Congress has 100 days to prevent more than 3 million kids from losing access to childcare and more than 230,000 childcare workers from losing their jobs, according to a report published Wednesday by The Century Foundation.
In what they describe as “the first-ever economic analysis of the looming childcare cliff,” TCF researchers project what is likely to happen if federal lawmakers fail to renew pandemic-era aid that is set to expire on September 30.
The consequences of inaction would be devastating and far-reaching, as the report explains:
- More than 70,000 childcare programs—one-third of those supported by American Rescue Plan stabilization funding—will likely close, and approximately 3.2 million children could lose their childcare spots.
- The loss in tax and business revenue will likely cost states $10.6 billion in economic activity per year.
- In addition, we project that millions of parents will either leave the workforce or reduce their hours, costing families $9 billion each year in lost earnings.
- The childcare workforce, which has been one of the slowest sectors to recover from the pandemic, will likely lose another 232,000 jobs.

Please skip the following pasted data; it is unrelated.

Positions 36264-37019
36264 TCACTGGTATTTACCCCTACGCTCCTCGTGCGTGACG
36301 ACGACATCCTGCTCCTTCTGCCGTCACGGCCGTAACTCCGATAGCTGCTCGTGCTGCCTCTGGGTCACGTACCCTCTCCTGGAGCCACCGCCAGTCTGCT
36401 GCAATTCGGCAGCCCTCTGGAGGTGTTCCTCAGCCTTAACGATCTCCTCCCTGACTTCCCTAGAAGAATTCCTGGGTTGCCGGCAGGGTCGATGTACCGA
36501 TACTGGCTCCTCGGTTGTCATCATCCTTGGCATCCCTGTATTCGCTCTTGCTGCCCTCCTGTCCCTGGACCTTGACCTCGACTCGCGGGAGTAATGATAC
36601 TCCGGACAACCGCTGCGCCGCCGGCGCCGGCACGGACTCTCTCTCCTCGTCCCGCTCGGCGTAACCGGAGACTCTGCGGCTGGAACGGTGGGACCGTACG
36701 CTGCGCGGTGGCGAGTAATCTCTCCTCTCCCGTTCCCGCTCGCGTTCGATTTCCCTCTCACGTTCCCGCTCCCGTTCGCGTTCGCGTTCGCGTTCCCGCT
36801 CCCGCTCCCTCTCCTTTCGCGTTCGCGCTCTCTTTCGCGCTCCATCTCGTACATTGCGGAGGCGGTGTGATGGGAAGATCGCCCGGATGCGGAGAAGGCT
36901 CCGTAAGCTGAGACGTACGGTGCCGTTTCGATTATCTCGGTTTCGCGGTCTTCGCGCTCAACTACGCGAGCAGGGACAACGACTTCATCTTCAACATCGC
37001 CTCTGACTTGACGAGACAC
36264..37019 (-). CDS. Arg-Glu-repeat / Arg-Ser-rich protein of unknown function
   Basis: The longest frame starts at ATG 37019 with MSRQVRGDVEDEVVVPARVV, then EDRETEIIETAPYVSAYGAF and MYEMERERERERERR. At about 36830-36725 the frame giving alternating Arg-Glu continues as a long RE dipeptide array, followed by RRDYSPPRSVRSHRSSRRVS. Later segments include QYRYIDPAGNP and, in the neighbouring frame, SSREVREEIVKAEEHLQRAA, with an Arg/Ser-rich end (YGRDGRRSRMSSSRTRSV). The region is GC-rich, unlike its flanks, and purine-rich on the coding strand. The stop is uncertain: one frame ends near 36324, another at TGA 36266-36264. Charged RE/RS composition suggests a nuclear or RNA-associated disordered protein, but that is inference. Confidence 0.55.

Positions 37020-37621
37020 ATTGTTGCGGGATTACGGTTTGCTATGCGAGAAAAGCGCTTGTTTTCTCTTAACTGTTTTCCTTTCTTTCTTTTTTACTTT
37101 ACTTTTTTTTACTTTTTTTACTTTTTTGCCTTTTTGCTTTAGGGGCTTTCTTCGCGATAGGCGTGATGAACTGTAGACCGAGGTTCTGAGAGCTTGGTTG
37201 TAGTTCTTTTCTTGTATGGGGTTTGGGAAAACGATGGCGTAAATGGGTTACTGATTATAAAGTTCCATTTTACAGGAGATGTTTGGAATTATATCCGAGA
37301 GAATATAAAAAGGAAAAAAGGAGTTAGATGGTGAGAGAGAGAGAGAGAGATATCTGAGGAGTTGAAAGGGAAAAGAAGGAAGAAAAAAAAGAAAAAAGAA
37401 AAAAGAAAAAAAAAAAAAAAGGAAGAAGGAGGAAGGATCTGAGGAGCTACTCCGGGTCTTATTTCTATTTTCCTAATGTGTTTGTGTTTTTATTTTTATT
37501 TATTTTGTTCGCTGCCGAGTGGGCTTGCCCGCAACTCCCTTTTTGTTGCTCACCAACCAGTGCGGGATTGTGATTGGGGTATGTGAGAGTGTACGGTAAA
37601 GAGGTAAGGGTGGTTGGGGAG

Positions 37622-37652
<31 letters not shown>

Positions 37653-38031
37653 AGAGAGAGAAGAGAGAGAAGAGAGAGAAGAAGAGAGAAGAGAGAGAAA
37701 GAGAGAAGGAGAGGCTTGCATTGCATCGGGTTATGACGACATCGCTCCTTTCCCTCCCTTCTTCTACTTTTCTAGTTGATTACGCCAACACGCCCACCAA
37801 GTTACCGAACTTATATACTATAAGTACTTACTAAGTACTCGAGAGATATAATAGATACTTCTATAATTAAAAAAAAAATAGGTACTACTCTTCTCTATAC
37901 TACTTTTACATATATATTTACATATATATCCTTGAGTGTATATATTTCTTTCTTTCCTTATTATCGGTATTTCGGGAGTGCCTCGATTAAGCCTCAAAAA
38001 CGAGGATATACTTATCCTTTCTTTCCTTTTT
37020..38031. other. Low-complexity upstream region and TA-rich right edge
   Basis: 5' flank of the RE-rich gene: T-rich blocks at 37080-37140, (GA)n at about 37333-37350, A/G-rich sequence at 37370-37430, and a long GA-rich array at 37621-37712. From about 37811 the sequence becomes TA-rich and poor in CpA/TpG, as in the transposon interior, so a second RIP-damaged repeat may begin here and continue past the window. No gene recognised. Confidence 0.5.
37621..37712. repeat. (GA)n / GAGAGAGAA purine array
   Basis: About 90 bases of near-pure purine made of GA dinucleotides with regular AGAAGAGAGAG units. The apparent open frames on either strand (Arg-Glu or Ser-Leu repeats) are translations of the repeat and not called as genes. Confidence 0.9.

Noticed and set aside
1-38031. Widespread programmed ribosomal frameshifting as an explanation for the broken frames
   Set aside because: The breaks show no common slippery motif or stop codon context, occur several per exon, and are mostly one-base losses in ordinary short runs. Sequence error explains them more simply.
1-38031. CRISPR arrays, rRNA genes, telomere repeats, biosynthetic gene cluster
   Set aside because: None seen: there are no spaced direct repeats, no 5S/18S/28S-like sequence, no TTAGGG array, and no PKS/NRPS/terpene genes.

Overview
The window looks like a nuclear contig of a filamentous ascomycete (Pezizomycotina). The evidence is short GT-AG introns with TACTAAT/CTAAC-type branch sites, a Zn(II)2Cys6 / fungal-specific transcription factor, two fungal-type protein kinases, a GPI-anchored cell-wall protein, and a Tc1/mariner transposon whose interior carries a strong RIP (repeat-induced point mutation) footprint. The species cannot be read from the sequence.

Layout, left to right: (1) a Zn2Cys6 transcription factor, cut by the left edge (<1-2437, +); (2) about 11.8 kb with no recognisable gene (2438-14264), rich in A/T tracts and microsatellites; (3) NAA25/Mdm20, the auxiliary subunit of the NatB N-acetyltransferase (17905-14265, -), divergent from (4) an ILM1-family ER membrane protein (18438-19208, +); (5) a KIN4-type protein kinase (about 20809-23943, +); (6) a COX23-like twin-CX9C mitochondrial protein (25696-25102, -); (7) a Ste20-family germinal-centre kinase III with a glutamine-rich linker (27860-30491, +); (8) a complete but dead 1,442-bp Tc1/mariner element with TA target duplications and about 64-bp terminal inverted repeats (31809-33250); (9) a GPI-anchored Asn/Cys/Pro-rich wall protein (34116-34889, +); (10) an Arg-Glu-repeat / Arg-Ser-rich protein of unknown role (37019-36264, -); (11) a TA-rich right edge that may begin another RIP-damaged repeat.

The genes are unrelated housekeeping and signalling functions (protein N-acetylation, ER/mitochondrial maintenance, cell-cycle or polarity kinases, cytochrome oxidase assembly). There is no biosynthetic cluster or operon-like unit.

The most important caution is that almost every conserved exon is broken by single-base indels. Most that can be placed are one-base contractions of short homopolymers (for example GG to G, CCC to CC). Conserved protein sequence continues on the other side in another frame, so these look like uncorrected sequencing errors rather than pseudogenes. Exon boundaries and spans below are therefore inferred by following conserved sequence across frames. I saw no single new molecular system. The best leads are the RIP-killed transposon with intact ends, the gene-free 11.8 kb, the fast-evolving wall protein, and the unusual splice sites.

- In six states—Arkansas, Montana, Utah, Virginia, West Virginia, as well as Washington, D.C.—the number of licensed programs could be cut by half or more. In another fourteen states, the supply of licensed programs could be reduced by one-third.
“Our findings underscore the urgent need for immediate funding and long-term comprehensive solutions at the federal level that offer safe, nurturing, and affordable childcare options to every family,” says the report.
A strong majority of people in the U.S. “are concerned about the looming childcare cliff and overwhelmingly prefer candidates for office who champion policies to expand quality, affordable childcare,” the report notes, citing a public opinion poll conducted this month by Morning Consult on behalf of TCF. According to the survey data released Tuesday:
- Nearly two-thirds (64%) of adults are worried about the imminent loss of federal childcare funding;
- Among parents who regularly pay for childcare, more than half (54%) say it would take them longer than one month to find a suitable alternative if their current program were to close; and
- 70% of voters say they are more likely to back congressional candidates who support expanding affordable childcare options.
“The families who were able to afford childcare, providers who were able to keep their doors open, and businesses who held onto staff will all tell you: Investing in childcare works for families, communities, and our economy,” Julie Kashen, director of Women’s Economic Justice at TCF, said in a statement.
“As our report makes clear, without congressional action we are headed toward a funding cliff that will leave parents paying more or losing access to childcare altogether, as childcare providers are forced to raise rates, cut staff, and close their doors,” said Kashen. “We need immediate action from Congress to avoid this cliff and we need to put in place long-term solutions to finally fix childcare for our nation’s families.”